Tag Archives: The Band With No Name

Mofo Live Music Bonanza – March 29th, 2014


What is Mofo? I think originally it was a group of people. Then it was a shop, now it’s back to being a group of people again. Occasionally they do gigs, occasionally they do art shows and a lot of the time they make rad t-shirts. If you’re really lucky they might bring a combination of the former together with a rad sausage sizzle. Secret society? Sure. Secret handshakes? Probably.

They’re like the freemasons.

I grew up on Mofo gigs at its old stomping ground in McLeod Street. A dodgy Queenslander that had been well loved to the point where selling it as “having potential” would’ve been ambitious. There was a punk rock feel about it, walking through a respectable shop into a sweaty room; to the left a band belting out quality tunes and to the right a dancing crowd crossing nearly every demographic the ABS is willing to consider. In that tight space I’d seen so many amazing shows: local, national and international before walking out the back to get some “fresh” (a term used very loosely) air and to meet a new friend for the night. So upon entering the Germania Club I was a little apprehensive at first. I wasn’t prepared for a Mofo gig in a well lit room with tables, chairs and other luxuries such as air-conditioning. I wasn’t prepared for a Mofo gig that was respectable, it felt as if it was missing some of that underground feeling that brought us all together. Most of the crowd were out in the beer garden, tucking into a stein on Schofferhofer contributing to the white noise of conversation, and the ones that weren’t looked like the club regulars. And they had no idea what’s about to happen.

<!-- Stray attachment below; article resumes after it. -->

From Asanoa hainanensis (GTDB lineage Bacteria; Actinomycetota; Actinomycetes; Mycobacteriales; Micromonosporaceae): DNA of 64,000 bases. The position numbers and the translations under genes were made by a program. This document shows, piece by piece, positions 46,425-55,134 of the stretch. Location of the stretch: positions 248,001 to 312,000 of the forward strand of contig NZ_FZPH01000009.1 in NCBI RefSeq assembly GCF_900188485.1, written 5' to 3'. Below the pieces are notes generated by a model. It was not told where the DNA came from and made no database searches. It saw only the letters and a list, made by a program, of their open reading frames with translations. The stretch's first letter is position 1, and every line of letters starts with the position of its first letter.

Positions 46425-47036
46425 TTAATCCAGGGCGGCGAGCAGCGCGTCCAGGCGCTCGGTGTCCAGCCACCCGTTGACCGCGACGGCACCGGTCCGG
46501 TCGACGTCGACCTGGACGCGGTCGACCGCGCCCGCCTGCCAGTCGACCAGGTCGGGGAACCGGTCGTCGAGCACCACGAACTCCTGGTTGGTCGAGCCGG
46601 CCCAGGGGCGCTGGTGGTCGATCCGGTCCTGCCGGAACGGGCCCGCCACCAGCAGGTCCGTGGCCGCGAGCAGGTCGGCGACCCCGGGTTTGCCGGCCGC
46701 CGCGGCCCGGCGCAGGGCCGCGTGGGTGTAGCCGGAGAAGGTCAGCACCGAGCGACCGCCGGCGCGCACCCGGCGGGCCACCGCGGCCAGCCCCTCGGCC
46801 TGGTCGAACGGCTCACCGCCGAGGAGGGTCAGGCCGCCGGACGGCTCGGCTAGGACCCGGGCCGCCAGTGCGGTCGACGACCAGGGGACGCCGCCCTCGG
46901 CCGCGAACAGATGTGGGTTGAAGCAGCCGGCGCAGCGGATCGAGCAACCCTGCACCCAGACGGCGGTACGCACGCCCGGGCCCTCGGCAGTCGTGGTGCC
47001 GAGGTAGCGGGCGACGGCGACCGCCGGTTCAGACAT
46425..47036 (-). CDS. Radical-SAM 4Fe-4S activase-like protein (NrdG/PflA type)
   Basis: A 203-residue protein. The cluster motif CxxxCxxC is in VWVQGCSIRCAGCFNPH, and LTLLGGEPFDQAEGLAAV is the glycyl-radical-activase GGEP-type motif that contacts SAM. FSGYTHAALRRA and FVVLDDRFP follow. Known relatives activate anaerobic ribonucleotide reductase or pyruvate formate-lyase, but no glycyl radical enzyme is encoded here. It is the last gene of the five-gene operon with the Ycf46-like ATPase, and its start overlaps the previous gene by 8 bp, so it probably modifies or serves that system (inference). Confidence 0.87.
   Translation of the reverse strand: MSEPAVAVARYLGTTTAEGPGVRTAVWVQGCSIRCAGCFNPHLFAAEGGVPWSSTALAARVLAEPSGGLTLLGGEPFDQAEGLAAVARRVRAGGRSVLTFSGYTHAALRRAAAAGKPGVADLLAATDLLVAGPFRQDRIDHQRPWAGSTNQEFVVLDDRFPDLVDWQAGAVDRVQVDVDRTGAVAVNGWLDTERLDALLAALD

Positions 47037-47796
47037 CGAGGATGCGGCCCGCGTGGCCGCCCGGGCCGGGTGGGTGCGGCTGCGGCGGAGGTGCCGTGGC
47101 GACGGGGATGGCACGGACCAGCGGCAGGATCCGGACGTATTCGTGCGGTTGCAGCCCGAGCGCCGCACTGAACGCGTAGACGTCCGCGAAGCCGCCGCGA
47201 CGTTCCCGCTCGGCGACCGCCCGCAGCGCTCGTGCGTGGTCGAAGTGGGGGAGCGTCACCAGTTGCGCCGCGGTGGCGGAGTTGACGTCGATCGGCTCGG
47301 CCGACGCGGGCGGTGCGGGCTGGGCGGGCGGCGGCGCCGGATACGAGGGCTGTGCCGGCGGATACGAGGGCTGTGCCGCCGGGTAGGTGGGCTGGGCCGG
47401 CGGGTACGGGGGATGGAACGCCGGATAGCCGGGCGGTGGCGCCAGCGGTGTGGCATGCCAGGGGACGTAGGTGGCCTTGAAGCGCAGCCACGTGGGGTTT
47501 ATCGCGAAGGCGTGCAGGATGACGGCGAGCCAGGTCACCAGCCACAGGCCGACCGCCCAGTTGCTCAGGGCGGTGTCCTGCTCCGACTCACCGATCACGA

The night started with a raffle, as you do. No meat trays here, just the prize of being the first band on stage to warm up the crowd. Unbeknownst to most of the punters, The Dialers drew first, the lights went out and the murmurs ceased. The crowd was small at that point, and hardly swarming the stage, but this was about to change quickly. All of a sudden the band crashed into song #1, filling the room from front to back with a master class of offbeat funk. You can tell it’s early in the night though, because even though the groove is on, the crowd aren’t quite ready for boogying yet. They felt it will do them better to sit in their seats and wiggle around like a Doberman with worms. Meanwhile, Dal on the drums kills a solo attracting cat calls and Jon on the sound desk feels so confident with his work that he vanishes up the back for a beer.

From song to song there was less chair-grinding and more dancing as the crowd responded to The Dialers awesome blend of hip-hop and funk. The starting paltry numbers out front had by halfway through their set erupted into a raucous fit of moving bodies. The Dialers had everything needed to get the crowd moving (and it showed!) with fat low end bass, drums not once overplayed, jingling keys, glossy guitars and all tied together with talented vocals complete with a touch of freestyle rap thrown in for good measure. As they finished I realised The Dialers are a band who make me wish I danced a little more like Michael Jackson and a lot less like Bill Cosby.

The lucky door prize was drawn a second time, up next: Tectonic. You might know Tectonic as “The Band With No Name”, or ironically you may know them by a dozen other names, as I do. As they kick straight into their set it’s at this time that I finally noticed the projector splashing what I’ll refer to as “Arty Axe Murder Scene Compilation #3 (feat. Hitchcock)” over the top of the performers. Why did I only notice this now? Probably because it compliments perfectly with the dark and muddy Rock and Roll that this local three piece grind out. The vocals were somewhat Nick Cave-esque. Haunted and full of suspense it blends in with the guitar work reminiscent (to me) of early days TSOL, mid-days TSOL and later days TSOL. Although not that period where they were a glam-rock band, or that other period where they were a hardcore band.